Revisiting the Son of Sam Case, 40 Years Later

David Berkowitz, who became known as Son of Sam, went on a murderous rampage in New York City during the 1970s, taunting and insulting police, until they captured him. Here's a look at his notorious case 40 years after his arrest.
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David Berkowitz

Serial killer David Berkowitz photographed for a mug shot after his arrest .

On August 10, 1977, 11 days after his last murder, David Berkowitz, known as Son of Sam, was arrested and later sentenced to six consecutive 25-years-to-life terms. Forty years later, this serial killer who murdered six people in New York City from 1976 to 1977 remains one of the most notorious murderers in America. 

Berkowitz becomes Son of Sam

Throughout his murderous rampage, Berkowitz taunted and insulted the police in the hand written letters he left at his crime scenes in the New York boroughs of the Bronx, Queens, and Brooklyn. These letters were widely publicized in media accounts and struck fear into the lives of New Yorkers. In a letter he left near the bodies of Alexander Esau, 20, and Valentina Suriani, 18, addressed to NYPD Captain Joseph Borrelli, Berkowitz called himself “Son of Sam” for the first time. Later in his confessions, Berkowitz revealed that he was obeying orders to kill from a demon, manifested in the form of a black Labrador retriever "Harvey" who belonged to his neighbor "Sam" Carr. During questioning Berkowitz stated, "He told me to kill. Sam is the devil.” Demons, murder, and terror led to intense media coverage of the case and Berkowitz relished the spotlight. He was able to elude one of the strongest police forces in the world until NYPD homicide detectives detained him on suspicion of eight shooting incidents on August 10, 1977. 

On May 8, 1978, Berkowitz pleaded guilty and confessed to his crimes, including six murders as well as nearly 1,500 fires he had set in and around New York City, and was sentenced to six consecutive 25-years-to-life terms on June 12, 1978. Berkowitz’s sentencing hearing was dramatic—he tried to jump out of a window of the seventh-floor courtroom upon hearing the judge’s decision.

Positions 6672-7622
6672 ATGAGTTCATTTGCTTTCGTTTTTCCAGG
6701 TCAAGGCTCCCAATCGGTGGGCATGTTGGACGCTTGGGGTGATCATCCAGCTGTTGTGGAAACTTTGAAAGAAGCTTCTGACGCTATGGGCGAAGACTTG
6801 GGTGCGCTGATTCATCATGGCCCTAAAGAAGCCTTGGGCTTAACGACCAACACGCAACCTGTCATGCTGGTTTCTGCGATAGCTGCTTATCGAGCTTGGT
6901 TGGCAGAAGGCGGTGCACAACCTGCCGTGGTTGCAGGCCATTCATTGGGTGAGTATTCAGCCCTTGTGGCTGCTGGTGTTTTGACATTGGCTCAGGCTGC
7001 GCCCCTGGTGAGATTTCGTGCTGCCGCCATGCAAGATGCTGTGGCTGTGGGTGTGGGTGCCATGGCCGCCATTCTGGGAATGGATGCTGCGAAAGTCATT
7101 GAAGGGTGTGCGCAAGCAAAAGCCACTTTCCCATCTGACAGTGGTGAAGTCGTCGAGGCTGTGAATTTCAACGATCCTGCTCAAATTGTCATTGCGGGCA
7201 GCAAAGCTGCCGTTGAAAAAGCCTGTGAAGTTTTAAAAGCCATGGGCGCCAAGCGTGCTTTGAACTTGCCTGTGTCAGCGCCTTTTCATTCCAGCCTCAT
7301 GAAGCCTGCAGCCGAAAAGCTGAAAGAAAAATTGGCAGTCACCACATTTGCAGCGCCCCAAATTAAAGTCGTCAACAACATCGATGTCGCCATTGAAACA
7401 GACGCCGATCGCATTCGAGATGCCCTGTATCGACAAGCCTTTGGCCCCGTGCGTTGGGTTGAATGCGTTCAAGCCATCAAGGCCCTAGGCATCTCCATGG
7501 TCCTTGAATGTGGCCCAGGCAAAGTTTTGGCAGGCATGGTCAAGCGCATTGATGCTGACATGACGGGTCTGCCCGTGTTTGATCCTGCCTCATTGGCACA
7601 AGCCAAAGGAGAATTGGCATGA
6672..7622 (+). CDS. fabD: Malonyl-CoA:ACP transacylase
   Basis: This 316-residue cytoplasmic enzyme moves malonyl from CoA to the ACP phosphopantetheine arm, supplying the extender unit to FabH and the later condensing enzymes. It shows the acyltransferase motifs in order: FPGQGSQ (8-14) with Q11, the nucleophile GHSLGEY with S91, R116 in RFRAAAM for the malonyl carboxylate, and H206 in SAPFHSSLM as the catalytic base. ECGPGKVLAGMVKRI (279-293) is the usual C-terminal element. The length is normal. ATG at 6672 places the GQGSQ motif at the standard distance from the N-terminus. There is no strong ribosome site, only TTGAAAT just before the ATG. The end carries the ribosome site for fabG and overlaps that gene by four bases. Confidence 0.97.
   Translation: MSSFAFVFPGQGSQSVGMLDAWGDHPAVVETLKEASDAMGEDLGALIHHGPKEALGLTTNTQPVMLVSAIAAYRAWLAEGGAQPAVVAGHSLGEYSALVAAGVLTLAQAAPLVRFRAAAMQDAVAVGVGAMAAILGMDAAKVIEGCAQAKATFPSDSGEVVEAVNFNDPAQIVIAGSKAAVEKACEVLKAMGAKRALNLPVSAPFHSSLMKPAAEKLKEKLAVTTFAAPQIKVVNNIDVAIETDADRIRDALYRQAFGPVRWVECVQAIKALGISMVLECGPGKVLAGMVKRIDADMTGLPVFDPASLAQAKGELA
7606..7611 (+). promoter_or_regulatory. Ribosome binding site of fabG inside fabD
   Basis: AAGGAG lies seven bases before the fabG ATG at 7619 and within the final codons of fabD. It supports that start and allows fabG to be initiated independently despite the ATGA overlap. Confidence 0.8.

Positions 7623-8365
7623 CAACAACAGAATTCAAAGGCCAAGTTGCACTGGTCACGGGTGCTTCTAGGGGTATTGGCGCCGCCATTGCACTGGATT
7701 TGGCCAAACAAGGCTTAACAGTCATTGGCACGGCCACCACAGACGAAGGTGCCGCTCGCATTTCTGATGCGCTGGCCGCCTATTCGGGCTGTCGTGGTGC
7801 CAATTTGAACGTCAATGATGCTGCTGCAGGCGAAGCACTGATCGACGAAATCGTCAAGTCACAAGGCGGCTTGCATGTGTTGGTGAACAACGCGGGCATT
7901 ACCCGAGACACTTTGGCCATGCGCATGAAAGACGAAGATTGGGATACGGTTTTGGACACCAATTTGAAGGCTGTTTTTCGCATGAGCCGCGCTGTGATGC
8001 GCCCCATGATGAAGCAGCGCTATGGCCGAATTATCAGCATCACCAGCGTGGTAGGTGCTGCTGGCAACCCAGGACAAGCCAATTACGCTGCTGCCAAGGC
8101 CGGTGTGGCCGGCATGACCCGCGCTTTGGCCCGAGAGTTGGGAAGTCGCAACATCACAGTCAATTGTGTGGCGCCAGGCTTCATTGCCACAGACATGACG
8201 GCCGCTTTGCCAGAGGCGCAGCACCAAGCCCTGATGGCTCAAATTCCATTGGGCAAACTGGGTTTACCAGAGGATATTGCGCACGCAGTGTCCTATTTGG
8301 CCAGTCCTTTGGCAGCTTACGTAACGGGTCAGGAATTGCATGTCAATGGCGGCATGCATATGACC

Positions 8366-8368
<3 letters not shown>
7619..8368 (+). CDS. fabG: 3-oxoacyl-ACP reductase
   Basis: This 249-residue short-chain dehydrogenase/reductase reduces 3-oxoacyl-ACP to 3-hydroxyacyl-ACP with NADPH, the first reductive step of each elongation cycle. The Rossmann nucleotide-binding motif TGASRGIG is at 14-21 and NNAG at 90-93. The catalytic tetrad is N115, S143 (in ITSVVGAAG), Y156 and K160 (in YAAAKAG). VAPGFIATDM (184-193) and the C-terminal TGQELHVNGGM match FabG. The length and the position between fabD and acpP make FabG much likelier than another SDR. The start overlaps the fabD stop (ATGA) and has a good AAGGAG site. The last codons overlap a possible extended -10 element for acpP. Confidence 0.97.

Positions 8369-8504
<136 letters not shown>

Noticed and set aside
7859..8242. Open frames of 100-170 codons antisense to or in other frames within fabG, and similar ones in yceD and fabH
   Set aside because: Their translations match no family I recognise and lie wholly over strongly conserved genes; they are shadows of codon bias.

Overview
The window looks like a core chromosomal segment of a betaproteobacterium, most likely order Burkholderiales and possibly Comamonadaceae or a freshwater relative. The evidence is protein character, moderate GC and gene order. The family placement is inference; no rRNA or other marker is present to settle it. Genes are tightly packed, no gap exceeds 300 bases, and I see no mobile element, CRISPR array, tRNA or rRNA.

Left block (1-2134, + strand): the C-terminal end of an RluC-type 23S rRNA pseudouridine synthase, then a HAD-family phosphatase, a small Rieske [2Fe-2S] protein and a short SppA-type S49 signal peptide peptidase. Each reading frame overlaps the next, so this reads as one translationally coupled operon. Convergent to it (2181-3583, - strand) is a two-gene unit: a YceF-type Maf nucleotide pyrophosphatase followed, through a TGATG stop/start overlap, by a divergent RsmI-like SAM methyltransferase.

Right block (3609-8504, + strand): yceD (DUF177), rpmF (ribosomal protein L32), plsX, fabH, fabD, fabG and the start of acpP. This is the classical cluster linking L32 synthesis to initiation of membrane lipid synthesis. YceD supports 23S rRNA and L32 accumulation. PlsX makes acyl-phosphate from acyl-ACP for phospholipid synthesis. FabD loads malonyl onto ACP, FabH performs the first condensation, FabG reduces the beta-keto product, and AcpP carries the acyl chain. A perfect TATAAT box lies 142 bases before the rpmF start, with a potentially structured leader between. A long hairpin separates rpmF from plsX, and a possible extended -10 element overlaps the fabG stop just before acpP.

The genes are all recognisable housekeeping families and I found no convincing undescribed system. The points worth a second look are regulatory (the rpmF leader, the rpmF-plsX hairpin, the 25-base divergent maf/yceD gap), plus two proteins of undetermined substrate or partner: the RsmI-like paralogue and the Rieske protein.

Son of Sam becomes Son of Hope 

Despite his story of devils, demons, and possession, numerous psychological evaluations declared Berkowitz “competent.” In the 40 years since his arrest, Berkowitz has retracted his possessed dog “Son of Sam” story—claiming, ““It was all a hoax, a silly hoax” as seen in his March 20, 1979 letter to his psychiatrist, Dr. David Abrahamsen. He has also made statements that he was a member of a violent satanic cult that orchestrated the murders along with fellow cult members John and Michael Carr (the sons of the demon-dog’s owner Sam Carr). Berkowitz has also become an evangelical Christian. Instead of "Son of Sam" he now prefers "Son of Hope” as seen in his book, Son of Hope: The Prison Journals of David Berkowitz (2006) and featured on his website (run by his supporters because he is not allowed access to the Internet) On the website, he provides an apology to his victims and their families and claims: “I was once a prisoner, but now I am free.”  

Son of Sam Laws

Forty years later, the Son of Sam case continues to draw significant attention due to the extreme nature of Berkowitz’s crimes, his claims of demonic possession, and his ability to taunt and elude the NYPD. As a result, Berkowitz has been offered large sums of money for his story. However, nearly all states—including New York—have since passed laws, sometimes known as “Son of Sam laws,” that prevent convicted criminals from financially profiting from books, movies, or other enterprises related to their crimes. Although there are numerous media renditions of the Son of Sam case, Berkowitz does not receive any royalties or profit from any sales of his works or the works of others. 

40 Years Later: Berkowitz Today

In 1996, Yonkers police reopened Berkowitz’s case. Due to a lack of significant findings, the investigation has been suspended, but remains unclosed. In prison, Berkowitz continues to write journal essays on faith and repentance as well as contribute to school-based projects for students in psychology, criminology, and sociology who want to learn more about the criminal mind and the criminal justice system. Although he has been put up for parole on numerous occasions (most recently in 2016 and he will be eligible for parole for the 16th time in 2018), he has been consistently denied release. Berkowitz is currently serving his time in a maximum security prison in New York.